Excessive ram energy can be a problem and provision needs to be made for controlling same. The first of two provisions for doing so is by means of a speed control 18 for the motor or motors driving the flywheels such as that shown schematically in FIG. 12 and upon which no novelty whatsoever is predicated, it being merely representative of one such speed control that could be used. The various positions of the control knob 20 can be indexed to positions on the scale 22 (FIG. 2) that are calibrated directly in nail sizes, for example.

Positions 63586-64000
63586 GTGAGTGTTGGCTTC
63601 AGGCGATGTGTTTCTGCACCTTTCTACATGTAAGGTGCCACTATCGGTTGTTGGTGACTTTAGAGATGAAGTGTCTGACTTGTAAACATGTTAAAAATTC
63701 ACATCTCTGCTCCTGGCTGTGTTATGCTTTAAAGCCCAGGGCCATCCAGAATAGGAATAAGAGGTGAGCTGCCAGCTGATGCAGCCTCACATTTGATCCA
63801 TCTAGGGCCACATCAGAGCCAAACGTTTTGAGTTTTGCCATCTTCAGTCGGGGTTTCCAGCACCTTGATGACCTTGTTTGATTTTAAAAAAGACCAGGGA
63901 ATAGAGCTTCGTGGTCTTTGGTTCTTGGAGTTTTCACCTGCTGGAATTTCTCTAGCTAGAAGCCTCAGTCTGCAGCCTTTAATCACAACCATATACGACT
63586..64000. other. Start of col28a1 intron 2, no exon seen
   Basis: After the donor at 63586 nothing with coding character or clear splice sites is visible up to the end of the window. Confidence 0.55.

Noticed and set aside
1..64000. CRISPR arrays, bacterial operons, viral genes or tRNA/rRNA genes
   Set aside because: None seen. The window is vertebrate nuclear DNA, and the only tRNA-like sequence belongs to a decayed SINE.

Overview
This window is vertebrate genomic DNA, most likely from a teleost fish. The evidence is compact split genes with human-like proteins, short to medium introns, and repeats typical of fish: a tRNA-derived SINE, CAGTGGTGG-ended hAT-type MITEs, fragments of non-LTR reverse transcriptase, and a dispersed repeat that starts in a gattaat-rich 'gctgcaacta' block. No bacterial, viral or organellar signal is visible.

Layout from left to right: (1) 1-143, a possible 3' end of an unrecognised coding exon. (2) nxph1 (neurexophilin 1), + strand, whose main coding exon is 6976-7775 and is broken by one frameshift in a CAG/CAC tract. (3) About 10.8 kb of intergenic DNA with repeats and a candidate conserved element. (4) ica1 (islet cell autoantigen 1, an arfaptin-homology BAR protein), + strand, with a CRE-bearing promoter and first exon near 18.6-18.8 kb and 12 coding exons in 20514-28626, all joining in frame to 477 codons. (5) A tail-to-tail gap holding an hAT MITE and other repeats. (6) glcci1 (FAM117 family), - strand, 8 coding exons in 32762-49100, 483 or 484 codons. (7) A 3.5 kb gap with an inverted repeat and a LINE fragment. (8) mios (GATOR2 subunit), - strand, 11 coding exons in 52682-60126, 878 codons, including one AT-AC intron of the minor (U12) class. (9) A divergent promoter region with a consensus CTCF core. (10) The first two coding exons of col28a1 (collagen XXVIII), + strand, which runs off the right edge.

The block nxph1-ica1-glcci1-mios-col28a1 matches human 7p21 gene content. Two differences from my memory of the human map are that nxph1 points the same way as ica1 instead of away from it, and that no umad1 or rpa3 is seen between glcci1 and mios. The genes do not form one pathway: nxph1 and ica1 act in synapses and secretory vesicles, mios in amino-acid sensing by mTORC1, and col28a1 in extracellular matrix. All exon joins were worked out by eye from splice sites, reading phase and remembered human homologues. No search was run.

Since enough energy must be imparted to the ram to insure completion of the work assigned thereto, a slight excess is ordinarily employed. To avoid damaging the workpiece due to the presence of this excess energy, however, means are preferably provided for dissipating some before it can cause the ram to dent, gouge, puncture, scar or otherwise damage the workpiece. An energy-absorbing cushion 24 is placed in the nosepiece 26 on the front end of the nozzle 28 of the case effective to receive and absorb some of the excess energy left in thee ram as it nears completion of its work stroke. If, however, the ram is still being positively driven by the flywheels, such a cushion is inadequate. Accordingly, the length of the ram is preferably such in relation to the location of the flywheels behind the nosepiece that the ram has moved out of positive driven engagement therewith prior to its completing its work stroke or striking the cushion 24 as shown most cleary in FIG. 7. This means, of course, that the cushion is no longer required to absorb the direct energy being supplied to the ram by the flywheels at the end of its stroke, but only that energy left over due to its mass and velocity. Obviously, the lighter the ram, the less residual energy it has at the end of its stroke, all other factors being equal.